When you look at the assumptions your making, this could be the clue to mistakes you are making.

In order to check that our instincts are wise, we need to ask ourselves what blanks we might be filling in, either consciously or unconsciously. This is true not just when it comes to our own decision-making. It’s also true when we are listening to someone explain a problem or situation, and we’re about to jump in and give some advice. If we can learn to be aware of our own assumptions, we can become better listeners and better decision makers, too.

A useful tool to become more aware of your assumptions before making a final decision is simply to ask yourself, “What assumptions am I making about this situation or person?”

6. Educate Yourself on Unconscious Bias

Unconscious bias is something we all have, and it can trip us up big time!

There is a vital caveat to bear in mind when wondering about whether you can trust your gut and the feelings your body gives you, and that’s having an awareness of your unconscious bias. Understanding your own bias–which is hard to do because it literally does happen in our subconscious–can help you to make stronger, better, decisions instead of re-confirming your view of the world over and over again.

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Bias exists, and it’s part of the human condition. All of us have it, and it colors our decisions and can impact on our performance without us realizing.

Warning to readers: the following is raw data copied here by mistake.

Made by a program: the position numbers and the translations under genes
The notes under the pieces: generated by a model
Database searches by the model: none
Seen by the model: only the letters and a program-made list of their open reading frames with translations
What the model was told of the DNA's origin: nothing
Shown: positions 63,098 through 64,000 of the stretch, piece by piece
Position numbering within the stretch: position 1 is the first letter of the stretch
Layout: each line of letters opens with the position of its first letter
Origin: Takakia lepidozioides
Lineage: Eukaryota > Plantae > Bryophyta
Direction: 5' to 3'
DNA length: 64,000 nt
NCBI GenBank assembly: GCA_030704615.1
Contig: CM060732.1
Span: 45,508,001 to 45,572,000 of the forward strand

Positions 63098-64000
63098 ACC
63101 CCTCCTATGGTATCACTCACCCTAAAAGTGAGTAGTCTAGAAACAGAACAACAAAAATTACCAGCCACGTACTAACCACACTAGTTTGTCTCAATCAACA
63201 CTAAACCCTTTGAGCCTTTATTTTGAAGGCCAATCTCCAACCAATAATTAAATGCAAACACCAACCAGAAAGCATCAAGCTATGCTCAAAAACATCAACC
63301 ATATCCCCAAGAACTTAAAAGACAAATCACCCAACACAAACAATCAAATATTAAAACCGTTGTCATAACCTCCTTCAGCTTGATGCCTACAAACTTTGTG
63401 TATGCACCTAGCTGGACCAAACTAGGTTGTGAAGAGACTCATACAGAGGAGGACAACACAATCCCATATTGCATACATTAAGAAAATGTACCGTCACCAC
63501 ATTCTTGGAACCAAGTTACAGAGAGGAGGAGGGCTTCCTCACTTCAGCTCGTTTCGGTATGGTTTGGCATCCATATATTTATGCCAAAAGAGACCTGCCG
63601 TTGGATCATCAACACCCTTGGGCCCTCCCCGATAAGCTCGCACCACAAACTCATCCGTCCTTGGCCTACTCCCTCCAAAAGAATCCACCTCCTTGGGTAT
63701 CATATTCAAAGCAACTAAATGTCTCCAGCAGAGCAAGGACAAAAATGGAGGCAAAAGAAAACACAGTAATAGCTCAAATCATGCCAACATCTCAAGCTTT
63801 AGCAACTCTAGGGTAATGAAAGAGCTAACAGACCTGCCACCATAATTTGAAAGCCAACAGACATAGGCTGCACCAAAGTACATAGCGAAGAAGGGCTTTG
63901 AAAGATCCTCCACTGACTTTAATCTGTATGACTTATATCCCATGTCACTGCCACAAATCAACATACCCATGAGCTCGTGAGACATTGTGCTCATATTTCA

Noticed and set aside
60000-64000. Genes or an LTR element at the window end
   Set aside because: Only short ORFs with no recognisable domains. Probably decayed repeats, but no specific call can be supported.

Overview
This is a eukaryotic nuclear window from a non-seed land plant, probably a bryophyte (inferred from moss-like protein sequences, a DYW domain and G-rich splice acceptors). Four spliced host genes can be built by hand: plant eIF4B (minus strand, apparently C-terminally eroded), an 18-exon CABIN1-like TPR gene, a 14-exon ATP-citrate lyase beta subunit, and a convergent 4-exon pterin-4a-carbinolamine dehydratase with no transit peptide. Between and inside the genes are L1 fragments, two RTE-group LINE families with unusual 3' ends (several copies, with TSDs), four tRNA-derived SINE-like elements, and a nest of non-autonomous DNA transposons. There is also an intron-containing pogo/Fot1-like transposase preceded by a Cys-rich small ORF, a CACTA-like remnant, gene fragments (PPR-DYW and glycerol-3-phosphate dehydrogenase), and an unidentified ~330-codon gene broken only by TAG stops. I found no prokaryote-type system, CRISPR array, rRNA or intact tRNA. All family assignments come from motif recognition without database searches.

Unconscious bias happens at a subconscious level in our brains. Our subconscious brain processes information so much faster than our conscious brain. Quick decisions we make in our subconscious are based on both our societal conditioning and how our families raised us.

Our brains process hundreds of thousands of pieces of information daily. We unconsciously categorize and format that information into patterns that feel familiar to us. Aspects such as gender, disability, class, sexuality, body shape and size, ethnicity, and what someone does for a job can all quickly influence decisions we make about people and the relationships we choose to form. Our unconscious bias can be very subtle and go unnoticed..

We naturally tend to gravitate towards people similar to ourselves, favoring people who we see as belonging to the same “group” as us. Being able to make a quick decision about whether someone is part of your group and distinguish friend from foe was what helped early humans to survive. Conversely, we don’t automatically favor people who we don’t immediately relate to or easily connect with.